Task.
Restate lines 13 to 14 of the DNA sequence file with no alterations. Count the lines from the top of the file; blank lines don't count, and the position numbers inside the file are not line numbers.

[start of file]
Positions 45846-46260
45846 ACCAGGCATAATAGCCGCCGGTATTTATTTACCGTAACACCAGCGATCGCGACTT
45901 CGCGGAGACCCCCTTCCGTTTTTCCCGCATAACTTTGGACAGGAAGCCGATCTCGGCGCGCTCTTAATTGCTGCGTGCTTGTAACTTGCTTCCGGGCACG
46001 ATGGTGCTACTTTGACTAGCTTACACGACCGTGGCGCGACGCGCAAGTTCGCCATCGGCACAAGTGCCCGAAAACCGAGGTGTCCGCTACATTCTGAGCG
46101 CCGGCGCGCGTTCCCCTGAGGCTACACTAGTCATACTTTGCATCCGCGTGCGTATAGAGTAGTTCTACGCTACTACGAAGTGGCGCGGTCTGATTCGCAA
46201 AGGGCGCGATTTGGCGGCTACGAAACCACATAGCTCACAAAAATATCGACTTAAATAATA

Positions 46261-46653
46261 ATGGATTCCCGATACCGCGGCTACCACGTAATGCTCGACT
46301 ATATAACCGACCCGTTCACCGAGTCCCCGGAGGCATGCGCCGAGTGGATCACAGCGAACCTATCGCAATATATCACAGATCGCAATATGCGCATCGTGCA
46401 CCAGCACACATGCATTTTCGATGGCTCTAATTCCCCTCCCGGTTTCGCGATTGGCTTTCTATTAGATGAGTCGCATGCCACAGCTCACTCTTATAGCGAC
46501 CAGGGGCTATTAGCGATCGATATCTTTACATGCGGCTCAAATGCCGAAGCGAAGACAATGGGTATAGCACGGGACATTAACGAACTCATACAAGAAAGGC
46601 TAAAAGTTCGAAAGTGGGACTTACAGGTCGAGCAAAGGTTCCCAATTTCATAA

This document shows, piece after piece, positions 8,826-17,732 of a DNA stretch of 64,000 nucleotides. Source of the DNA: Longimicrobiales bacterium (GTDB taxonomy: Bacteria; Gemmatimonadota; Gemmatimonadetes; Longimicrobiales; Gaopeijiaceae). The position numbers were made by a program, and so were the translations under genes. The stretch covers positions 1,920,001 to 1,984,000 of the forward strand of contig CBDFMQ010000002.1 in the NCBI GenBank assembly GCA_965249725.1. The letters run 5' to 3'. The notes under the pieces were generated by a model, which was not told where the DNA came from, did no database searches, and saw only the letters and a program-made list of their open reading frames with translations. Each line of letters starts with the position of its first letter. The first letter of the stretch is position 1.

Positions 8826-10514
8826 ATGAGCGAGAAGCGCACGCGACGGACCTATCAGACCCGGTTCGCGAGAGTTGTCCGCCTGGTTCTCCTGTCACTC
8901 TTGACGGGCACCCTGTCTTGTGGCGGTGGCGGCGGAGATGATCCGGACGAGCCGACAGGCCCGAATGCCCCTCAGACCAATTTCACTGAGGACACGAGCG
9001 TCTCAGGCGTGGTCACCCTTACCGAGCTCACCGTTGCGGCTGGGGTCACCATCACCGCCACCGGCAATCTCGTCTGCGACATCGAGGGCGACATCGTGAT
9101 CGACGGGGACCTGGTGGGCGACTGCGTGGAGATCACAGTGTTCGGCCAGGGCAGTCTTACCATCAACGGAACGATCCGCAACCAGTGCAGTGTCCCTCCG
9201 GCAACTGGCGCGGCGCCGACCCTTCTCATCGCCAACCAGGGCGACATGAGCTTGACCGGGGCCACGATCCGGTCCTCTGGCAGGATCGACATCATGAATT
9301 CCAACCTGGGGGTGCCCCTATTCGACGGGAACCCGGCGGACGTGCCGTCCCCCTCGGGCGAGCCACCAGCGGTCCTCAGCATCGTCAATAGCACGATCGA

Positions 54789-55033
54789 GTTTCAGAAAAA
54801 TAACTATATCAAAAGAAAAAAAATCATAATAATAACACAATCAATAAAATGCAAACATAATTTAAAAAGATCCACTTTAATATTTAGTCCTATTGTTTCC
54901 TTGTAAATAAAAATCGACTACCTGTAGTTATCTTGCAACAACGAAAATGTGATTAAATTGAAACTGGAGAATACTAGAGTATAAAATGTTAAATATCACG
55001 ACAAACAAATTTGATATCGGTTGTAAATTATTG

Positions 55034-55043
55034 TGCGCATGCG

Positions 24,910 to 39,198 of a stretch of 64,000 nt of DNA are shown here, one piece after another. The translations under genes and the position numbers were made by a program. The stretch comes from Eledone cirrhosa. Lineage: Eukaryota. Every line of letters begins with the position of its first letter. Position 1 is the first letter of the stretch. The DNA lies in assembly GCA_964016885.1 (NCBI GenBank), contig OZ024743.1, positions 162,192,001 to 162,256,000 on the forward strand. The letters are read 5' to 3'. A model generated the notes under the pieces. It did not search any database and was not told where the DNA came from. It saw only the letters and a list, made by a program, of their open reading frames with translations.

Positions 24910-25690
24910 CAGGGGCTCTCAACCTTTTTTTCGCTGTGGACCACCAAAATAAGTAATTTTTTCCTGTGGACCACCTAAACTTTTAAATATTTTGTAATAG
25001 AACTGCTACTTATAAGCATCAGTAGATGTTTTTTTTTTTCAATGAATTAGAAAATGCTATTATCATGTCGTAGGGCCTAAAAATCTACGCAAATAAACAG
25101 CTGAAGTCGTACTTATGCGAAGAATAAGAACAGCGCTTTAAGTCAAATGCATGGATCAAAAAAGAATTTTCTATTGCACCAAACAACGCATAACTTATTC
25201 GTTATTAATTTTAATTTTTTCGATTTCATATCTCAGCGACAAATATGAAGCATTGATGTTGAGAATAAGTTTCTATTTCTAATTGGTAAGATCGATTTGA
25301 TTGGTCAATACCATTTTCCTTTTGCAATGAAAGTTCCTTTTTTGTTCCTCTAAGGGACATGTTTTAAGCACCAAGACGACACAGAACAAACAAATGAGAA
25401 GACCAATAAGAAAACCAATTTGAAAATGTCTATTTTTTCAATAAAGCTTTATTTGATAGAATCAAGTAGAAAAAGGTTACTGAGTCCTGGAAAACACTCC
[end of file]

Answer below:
This document shows, piece after piece, positions 8,826-17,732 of a DNA stretch of 64,000 nucleotides. Source of the DNA: Longimicrobiales bacterium (GTDB taxonomy: Bacteria; Gemmatimonadota; Gemmatimonadetes; Longimicrobiales; Gaopeijiaceae). The position numbers were made by a program, and so were the translations under genes. The stretch covers positions 1,920,001 to 1,984,000 of the forward strand of contig CBDFMQ010000002.1 in the NCBI GenBank assembly GCA_965249725.1. The letters run 5' to 3'. The notes under the pieces were generated by a model, which was not told where the DNA came from, did no database searches, and saw only the letters and a program-made list of their open reading frames with translations. Each line of letters starts with the position of its first letter. The first letter of the stretch is position 1.

Positions 8826-10514